KEYWORDS:
BAT; beiging; calorie restriction; eWAT; iWAT

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Medcram Coronavirus series #46 has been an excellent one. The SARS-COV-2 virus has given to us the opportunity to update on basic immunology, and Medcram examines the relationship between the immune system, cold, and heat. Apparently, cold improves the response of the innate immune system, which is the one that tends to be inhibited by SARSCOV2. The innate system, which includes the natural killer-cells,  is very strong in the young (hence the very low Covid19 incidence) and is apparently strengthened by cold temperatures and also heat (inner heat in fevers and artificially caused heat in saunas). Finnish Sauna seems to be particularly apt, with its alternate cold and hot impulses. Dr Seheult cites some scientific articles, which deny all the popular stuff about cold being bad for health and favouring sickness and so on and so forth. Stuff which all of us who practise CE empirically know well is just the opposite of what happens in reality. 

 

Edited by mccoy

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This is the article on CE discussed: Brenner et al., 1999 (I am just wondering if it has already been posted by Dean or others, I'll link it anyway).

 

 

Quote

 

Conclusions

This study suggests that, despite popular beliefs that cold exposure can precipitate a viral infection, the innate component of the immune system is not adversely affected by a brief period of cold exposure. Indeed, the opposite seems the case. The fall in core body temperature resulting from cold exposure led to a consistent and statistically significant mobilization of circulating cells, an increase in NK cell activity, and elevations in circulating IL-6 concentrations. Moreover, in agreement with one of our hypotheses, prior exercise with a thermal clamp significantly augmented the leukocyte, granulocyte, and monocyte response to cold exposure. Prior passive heating and exercise without a thermal clamp also tended to augment the effect of cold exposure alone, but, because of the small sample size and intersubject variability, these changes were not statistically significant.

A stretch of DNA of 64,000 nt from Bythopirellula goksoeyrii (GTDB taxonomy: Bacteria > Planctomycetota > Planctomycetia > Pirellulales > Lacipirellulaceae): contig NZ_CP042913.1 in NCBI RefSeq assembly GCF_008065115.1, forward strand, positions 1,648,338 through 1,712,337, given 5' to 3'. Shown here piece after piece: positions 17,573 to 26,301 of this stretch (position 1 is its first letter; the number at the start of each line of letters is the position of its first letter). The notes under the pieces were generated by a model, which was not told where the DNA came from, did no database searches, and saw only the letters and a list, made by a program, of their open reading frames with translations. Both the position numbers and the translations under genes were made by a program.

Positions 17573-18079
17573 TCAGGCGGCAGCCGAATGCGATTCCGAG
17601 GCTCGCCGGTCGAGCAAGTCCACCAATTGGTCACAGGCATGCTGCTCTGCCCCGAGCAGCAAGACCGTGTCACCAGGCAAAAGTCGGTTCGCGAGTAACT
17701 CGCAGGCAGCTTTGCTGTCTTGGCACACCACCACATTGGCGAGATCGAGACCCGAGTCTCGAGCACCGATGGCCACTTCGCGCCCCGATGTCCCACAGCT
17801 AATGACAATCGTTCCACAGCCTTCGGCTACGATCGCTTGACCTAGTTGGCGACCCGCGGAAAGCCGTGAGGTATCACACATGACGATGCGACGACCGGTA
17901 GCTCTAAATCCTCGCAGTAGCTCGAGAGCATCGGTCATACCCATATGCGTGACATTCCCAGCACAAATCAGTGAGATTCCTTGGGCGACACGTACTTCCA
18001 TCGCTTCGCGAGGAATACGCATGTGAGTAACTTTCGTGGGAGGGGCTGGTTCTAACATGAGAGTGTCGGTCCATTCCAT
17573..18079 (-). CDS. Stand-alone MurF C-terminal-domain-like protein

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Associations of maternal ambient temperature exposures during pregnancy with the placental weight, volume and PFR: A birth cohort study in Guangzhou, China.
Wang J, Liu X, Dong M, Sun X, Xiao J, Zeng W, Hu J, Li X, Guo L, Rong Z, He G, Sun J, Ning D, Chen D, Zhang Y, Zhang B, Ma W, Liu T.
Environ Int. 2020 Apr 1;139:105682. doi: 10.1016/j.envint.2020.105682. [Epub ahead of print]
PMID: 32248024
Abstract
BACKGROUND:
The placenta performs crucial functions to ensure normal fetal development. Experimental studies have indicated associations between exposure to elevated temperatures during pregnancy and reduction in placental weight and volume. However, epidemiological studies in humans are lacking.
OBJECTIVE:
To estimate the associations between prenatal exposure to ambient temperature with placental weight, volume, and the placental weight to birth weight ratio (PFR).
METHODS:
We conducted a prospective birth cohort study using the Prenatal Environment and Offspring Health Cohort (PEOH Cohort) beginning in 2016 in Guangzhou, China. Women in early pregnancy were recruited and followed up during their hospitalization for childbirth. An inverse distance-weighted method was employed to estimate the average temperature exposure of every 4 weeks as well as the trimester-specific average temperature exposure at the individual's residential address. A generalized linear model was applied to estimate the effects of temperature exposure during pregnancy on the placental weight, volume, and PFR.
RESULTS:
A total of 4051 pregnant women were enrolled. Compared with the reference temperature of 20 °C, maternal exposure to 29 °C (95th centile) during late pregnancy was associated with an average of -6.03 g (95% confidence interval [CI]: -11.28 g, -0.78 g) in placental weight, -16.15 cm3 (95% CI: -26.24 cm3, -6.07 cm3) in placental volume, and 0.26 (95% CI: 0.07, 0.45) in PFR. The peak effects of high temperatures on placental weight, volume, and PFR were found from 29 to 32 weeks (β = -3.79 g, 95% CI: -8.39 g, 0.82 g), 37 to 40 weeks (β = -19.34 cm3, 95% CI: -30.99 cm3, -7.69 cm3), and 25 to 28 weeks (β = 0.35, 95% CI: 0.04, 0.66), respectively.